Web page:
3) Wait more
4) Wait a little more
5) They ignore or counter your offer
I know you're wondering why I would reply that way and I definitely don't mean to be sarcastic but I would avoid them if you're pressed for time; if time is on your side then go for it.
Bank REO's are bank owned properties. Now ask yourself when was the last time you found an error in your checking statement and tried to get it corrected? Hard wasn't it? Now you can better understand you're dealing with a faceless institution where your 'needs' and 'wants' are irrelevant and the process is paramount. Add to that the magnitude of paper work involved and you may begin to see the picture.
I love REO's as they offer my clients great value and with a lot less hassle and risk than a foreclosure. As an agent representing my buyer, I'm in constant contact with the listing agent pushing things along. I then keep my buyer in the loop, reducing their anxiety and about six weeks later give them a nice closing gift with a key to their new home.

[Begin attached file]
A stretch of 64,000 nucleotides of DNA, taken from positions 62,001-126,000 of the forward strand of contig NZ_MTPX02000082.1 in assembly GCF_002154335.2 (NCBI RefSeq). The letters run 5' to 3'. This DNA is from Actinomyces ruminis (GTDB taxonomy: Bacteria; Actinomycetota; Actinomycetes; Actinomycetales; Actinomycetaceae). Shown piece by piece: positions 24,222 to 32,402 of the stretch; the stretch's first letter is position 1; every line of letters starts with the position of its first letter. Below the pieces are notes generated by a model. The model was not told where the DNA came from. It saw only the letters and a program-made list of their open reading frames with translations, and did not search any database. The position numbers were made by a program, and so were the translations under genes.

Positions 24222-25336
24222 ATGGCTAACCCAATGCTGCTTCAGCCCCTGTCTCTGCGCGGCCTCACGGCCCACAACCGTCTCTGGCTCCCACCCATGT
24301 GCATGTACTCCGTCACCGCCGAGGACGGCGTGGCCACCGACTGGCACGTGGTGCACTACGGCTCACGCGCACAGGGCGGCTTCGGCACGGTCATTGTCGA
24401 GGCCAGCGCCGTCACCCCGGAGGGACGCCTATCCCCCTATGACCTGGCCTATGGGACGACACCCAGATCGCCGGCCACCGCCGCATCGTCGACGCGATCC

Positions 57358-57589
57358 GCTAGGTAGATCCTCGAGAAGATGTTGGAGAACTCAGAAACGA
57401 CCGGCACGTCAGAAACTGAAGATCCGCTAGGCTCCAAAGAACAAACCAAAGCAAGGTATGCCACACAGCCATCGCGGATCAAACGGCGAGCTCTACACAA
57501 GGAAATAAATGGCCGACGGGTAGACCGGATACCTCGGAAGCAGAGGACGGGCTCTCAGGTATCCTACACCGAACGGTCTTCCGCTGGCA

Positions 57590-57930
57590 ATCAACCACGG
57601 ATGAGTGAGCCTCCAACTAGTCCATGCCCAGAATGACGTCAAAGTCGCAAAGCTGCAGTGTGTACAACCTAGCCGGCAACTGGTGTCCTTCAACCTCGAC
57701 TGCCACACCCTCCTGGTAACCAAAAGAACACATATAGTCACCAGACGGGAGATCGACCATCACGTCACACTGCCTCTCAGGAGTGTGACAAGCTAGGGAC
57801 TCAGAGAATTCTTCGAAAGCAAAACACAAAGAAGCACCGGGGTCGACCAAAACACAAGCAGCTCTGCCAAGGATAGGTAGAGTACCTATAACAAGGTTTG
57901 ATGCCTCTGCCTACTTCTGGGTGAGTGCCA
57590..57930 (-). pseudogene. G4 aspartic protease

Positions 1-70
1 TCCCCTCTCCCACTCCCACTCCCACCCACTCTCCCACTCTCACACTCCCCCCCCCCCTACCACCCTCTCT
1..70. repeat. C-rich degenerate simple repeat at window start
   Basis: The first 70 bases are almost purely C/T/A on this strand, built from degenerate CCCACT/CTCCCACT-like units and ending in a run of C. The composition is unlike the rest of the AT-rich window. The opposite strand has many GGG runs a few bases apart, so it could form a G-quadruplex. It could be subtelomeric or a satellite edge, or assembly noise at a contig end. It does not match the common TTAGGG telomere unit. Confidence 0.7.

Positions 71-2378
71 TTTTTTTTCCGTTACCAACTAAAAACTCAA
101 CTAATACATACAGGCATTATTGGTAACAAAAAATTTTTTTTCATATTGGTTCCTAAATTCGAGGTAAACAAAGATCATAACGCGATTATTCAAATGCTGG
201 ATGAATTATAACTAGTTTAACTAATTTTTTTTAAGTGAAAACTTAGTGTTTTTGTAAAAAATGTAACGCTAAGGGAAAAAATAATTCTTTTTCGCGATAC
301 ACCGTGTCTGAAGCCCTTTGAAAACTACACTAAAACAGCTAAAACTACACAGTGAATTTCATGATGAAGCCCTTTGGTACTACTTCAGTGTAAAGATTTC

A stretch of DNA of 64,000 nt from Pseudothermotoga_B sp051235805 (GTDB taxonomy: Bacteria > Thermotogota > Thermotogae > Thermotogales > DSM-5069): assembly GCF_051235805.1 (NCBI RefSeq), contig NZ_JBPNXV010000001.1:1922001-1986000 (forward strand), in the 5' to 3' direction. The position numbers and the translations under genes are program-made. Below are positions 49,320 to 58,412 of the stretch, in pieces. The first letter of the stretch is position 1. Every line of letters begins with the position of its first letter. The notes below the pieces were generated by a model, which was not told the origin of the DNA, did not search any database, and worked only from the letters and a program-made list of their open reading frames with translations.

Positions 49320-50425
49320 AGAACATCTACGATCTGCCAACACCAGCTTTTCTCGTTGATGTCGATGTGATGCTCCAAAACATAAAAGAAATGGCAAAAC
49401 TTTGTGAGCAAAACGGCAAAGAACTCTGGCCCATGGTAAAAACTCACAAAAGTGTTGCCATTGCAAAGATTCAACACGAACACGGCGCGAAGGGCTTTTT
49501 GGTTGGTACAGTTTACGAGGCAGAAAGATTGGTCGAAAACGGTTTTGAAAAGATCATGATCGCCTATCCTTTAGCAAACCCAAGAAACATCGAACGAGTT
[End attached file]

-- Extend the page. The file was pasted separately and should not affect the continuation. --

Bank owned properties typically take longer to process through a sale because there are many layers of approval. Because there is an influx of REO properties on the market, many REO departments are overwhelmed with contracts. There are some deals to be had with these types of properties but consult with a REO Realtor expert to understand the nuances of buying one of these homes.
The property is normally sold AS IS meaning that any repairs will be passed on to you as a buyer. It is also important to have an appraisal and confirmation of clear title on the property. If you believe the house is the right deal it may very well be worth paying the home inspection fee to know about any repairs up front. This is the cost of jumping into the REO market but can also prove to be a great deal compared to the up front costs.